The private sector began to wade where only the GSE's had tread before-- securitizing mortgages. Deregulation allowed the lines to blur between banks and non-banks, until the lines were at last removed in 1999. Greenspan and other regulators intentionally decided not to regulate various activities. For example, Greenspan declined to look at the books of mortgage brokers owned by bank holding companies-- even though it was in the Fed's realm to do so. If there were bad practices or "liar loans" piling up, he clearly said the problem would take care of itself (and later regretted his belief in market self-regulation).

The story is that of "bigger and better," following the textbook argument that this was well because insurance conglomerates merging with banking conglomerates merging with investment banks benefited from economies of scope and scale. Johnson, like Hayek, takes issue with this type of argument and offers some good rebuttal using various studies:

"The 2007 Geneva Report, 'International Financial Stability,'... found that the unprecedented consolidation in the financial sector...led to no significant efficiency gains, no economies of scale beyond a low threshold, and no evident economies of scope."

Basically, as banks got bigger they took on even more risk. As commercial banks and investment banks were increasing competition in the securitization game, firms began to engineer products in unique ways to differentiate their products. This caused problems of information asymmetries as very few people--including ratings agencies and the Federal Reserve-- understood the products being created. The banks could manipulate their creations to be rated well by certain risk models when actually they were quite risky. Ultimately, the taxpayer was put on the hook:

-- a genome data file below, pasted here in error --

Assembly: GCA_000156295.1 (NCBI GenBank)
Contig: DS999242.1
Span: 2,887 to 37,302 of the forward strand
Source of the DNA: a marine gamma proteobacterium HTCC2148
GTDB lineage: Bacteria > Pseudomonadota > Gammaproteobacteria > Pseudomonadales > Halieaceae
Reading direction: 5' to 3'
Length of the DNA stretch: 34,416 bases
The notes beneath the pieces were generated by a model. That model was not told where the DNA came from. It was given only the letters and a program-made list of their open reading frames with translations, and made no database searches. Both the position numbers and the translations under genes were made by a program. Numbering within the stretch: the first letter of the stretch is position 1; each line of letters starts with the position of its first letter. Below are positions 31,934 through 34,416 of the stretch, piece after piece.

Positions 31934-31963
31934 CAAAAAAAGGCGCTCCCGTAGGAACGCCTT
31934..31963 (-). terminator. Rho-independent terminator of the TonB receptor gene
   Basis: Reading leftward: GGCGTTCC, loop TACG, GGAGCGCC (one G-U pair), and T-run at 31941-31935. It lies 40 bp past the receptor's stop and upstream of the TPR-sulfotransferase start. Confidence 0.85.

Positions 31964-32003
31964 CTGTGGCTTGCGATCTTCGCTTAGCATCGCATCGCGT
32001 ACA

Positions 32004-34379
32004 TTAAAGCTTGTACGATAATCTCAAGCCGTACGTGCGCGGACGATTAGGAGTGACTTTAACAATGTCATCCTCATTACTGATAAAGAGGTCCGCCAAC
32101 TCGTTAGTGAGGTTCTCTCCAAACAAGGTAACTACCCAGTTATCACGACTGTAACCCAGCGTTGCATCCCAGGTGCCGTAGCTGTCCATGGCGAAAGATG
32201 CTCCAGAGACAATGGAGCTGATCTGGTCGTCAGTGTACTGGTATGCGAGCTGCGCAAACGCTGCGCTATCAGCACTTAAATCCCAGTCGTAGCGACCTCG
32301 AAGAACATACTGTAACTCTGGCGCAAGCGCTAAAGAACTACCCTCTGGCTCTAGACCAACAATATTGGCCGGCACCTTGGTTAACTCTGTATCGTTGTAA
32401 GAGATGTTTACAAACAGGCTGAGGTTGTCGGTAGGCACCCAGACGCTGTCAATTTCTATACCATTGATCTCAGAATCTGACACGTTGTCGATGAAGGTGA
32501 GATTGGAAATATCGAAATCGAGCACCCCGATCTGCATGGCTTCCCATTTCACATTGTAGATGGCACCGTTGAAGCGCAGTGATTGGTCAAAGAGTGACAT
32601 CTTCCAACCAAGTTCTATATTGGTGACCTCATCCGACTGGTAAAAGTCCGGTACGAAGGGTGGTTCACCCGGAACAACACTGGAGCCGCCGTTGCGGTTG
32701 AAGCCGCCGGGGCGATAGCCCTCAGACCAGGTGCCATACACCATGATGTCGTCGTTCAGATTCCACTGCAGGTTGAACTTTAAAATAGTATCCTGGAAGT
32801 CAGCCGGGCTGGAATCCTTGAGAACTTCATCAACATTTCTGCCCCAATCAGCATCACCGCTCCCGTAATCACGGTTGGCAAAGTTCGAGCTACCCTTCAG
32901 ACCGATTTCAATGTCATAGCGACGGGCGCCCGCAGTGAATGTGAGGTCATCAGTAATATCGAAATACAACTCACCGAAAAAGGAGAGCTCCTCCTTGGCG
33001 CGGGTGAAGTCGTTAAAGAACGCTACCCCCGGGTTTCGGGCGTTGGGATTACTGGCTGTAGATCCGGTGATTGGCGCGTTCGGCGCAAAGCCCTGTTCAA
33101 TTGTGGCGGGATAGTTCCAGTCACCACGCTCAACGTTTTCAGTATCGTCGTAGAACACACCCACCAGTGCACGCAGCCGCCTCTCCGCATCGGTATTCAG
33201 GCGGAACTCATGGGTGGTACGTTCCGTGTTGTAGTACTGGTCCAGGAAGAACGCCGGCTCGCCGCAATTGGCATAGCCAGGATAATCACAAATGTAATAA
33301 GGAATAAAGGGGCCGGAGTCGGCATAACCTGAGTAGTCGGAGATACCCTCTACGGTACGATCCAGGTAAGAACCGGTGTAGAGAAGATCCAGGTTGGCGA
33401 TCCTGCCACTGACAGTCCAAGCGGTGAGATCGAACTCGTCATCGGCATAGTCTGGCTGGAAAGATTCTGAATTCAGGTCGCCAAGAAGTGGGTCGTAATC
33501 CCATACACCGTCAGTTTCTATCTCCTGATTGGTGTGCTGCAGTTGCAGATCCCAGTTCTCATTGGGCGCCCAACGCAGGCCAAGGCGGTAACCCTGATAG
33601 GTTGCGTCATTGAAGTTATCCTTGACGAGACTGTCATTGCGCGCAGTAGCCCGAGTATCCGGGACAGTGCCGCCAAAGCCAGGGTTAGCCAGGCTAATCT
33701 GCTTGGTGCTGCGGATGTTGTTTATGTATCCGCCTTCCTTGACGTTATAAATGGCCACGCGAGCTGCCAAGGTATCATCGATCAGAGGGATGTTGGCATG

"(T)he special inspector general for TARP estimated a total potential support package of $23.7 trillion, or over 150 percent of U.S. GDP (as) theoretical potential liabilities of the government."

Johnson understands the difficulties of regulation, and while he advocated a Consumer Financial Protection Bureau, he understands regulations will do little good if banks know that they are too big to fail. He recommends that a commercial banks' assets be allowed to be no bigger than 2% of GDP, 4% for investment banks.

"Saying that we cannot break up our largest banks is saying that our economic futures depend on these six companies (some of which are in various states of ill health). That thought should frighten us into action."

I give this book 4 stars out of 5. Other reviewers have rightly noted that Wall Street isn't the only place where TBTF rules-- the government has been bailing out the auto industry for years, and various other industries ranging from steel to cotton are heavily subsidized and protected. But the sheer size of the banks, the growing percentage of U.S. GDP generated by finance, and the growing political influence of banks in our "revolving door" government is alarming.